Transition and Gender: Whose Transition Was More Adaptive?

Choi, Chang Yong / Hye-young WOO

DC Field Value Language
dc.contributor.authorChoi, Chang Yong-
dc.contributor.authorHye-young WOO-
dc.description.abstractThe aim of this study is to identify the typology of female in transition countries, and investigate their adaptation to democracy and market economy and subjective well-being.We first test the nexus between adaptation and life satisfaction, and then analyze heterogenous effect to female with various demographic background. There are four key findings from this study. First, there is a contrast between adaptation to democracy and market economy and preference to state intervention. Female population in transition tend to adapt less to democracy and market economy while support for state involvement to solve social problems. Second, similar to male, educated, healthy, rich, self-employed, and married female showed higher level of adaptation. Third, wage workers and unemployed female showed negative sign of preference for democracy, while self-employed female showed positive sign. Last, unlike male population, married and single female, compared to widowed, separated, and divorced one, adapt more to democracy and market economy, and against for government ownership while support competition.-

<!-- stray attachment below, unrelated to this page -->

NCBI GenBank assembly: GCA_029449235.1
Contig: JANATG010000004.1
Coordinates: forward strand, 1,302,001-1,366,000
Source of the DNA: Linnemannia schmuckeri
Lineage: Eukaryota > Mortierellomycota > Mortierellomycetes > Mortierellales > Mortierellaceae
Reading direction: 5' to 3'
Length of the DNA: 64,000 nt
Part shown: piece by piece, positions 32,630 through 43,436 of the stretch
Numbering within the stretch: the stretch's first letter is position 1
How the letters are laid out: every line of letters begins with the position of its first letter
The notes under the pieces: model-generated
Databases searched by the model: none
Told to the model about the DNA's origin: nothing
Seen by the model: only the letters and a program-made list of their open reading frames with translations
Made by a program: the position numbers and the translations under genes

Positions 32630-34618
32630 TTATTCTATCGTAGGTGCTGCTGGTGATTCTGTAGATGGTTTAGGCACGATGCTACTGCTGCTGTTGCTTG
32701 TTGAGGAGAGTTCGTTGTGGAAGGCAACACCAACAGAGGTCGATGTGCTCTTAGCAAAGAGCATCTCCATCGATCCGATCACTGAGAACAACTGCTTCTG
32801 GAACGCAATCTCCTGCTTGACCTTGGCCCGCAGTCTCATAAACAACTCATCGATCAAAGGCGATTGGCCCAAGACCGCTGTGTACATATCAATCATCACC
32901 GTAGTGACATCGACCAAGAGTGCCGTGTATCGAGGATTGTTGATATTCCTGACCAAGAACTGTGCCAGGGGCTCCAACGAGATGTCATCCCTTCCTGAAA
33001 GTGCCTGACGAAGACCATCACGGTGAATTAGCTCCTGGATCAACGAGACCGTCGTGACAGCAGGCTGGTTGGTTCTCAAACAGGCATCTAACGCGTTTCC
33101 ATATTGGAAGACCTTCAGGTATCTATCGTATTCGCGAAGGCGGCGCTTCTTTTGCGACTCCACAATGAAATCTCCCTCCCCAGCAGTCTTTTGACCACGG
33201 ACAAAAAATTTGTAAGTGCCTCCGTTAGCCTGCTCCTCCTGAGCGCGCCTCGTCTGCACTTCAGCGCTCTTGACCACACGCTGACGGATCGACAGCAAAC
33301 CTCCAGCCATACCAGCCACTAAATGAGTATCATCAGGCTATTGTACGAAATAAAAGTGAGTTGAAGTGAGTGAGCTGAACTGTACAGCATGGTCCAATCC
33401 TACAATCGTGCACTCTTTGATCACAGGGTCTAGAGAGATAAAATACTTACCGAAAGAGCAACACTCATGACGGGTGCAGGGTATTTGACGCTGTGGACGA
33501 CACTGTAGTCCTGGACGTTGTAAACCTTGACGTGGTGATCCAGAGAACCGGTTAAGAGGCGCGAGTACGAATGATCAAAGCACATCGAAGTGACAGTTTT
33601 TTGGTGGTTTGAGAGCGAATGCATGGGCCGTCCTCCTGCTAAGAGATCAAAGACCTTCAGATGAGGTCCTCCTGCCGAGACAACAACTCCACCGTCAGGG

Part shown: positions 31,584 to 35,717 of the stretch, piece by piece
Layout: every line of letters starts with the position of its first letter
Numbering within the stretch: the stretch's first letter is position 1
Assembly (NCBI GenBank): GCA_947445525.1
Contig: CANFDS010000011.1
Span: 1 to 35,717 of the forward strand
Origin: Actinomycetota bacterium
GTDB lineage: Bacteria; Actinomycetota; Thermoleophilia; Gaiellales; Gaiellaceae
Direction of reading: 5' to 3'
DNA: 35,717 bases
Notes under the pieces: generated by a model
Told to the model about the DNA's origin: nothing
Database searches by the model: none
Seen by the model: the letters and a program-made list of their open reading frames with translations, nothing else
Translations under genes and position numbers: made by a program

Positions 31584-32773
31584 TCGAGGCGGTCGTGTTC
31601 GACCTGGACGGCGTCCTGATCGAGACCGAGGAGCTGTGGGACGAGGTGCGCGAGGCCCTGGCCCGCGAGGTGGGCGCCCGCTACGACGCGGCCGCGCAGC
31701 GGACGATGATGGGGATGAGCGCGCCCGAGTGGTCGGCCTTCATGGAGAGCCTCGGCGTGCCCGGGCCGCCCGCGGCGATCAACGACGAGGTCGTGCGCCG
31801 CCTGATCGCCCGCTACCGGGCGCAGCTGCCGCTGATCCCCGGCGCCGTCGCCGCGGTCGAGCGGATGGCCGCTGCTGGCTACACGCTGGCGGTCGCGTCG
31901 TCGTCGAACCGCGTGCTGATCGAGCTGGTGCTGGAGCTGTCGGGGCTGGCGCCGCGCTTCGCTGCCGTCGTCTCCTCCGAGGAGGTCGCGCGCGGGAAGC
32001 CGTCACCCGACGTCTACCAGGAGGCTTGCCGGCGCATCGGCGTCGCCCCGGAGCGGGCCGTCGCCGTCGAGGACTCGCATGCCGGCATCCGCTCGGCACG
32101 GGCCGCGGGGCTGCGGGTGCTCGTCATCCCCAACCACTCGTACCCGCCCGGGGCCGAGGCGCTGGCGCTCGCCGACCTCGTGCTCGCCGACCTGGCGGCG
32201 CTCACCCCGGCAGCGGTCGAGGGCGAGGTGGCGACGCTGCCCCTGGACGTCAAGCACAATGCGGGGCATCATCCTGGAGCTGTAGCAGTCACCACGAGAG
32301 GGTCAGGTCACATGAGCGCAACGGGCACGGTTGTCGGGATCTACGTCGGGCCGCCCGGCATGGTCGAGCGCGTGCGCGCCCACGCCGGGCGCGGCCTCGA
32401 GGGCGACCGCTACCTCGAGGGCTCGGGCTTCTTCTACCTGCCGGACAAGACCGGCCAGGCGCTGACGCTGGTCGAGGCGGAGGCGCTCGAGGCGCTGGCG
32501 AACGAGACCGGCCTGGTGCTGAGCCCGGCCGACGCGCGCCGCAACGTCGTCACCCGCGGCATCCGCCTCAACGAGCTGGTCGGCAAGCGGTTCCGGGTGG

dc.publisherKDI School of Public Policy and Management-
dc.relation.isPartOfSeriesKDI School Working Paper 18-03-
dc.subjectlife satisfaction-
dc.subjectmarket economy-
dc.titleTransition and Gender: Whose Transition Was More Adaptive?-
dc.typeWorking Paper-
dc.contributor.affiliatedAuthorChoi, Chang Yong-
dc.type.docTypeWorking Paper-
Files in This Item:
    There are no files associated with this item.

Click the button and follow the links to connect to the full text. (KDI CL members only)


Items in DSpace are protected by copyright, with all rights reserved, unless otherwise indicated.

상단으로 이동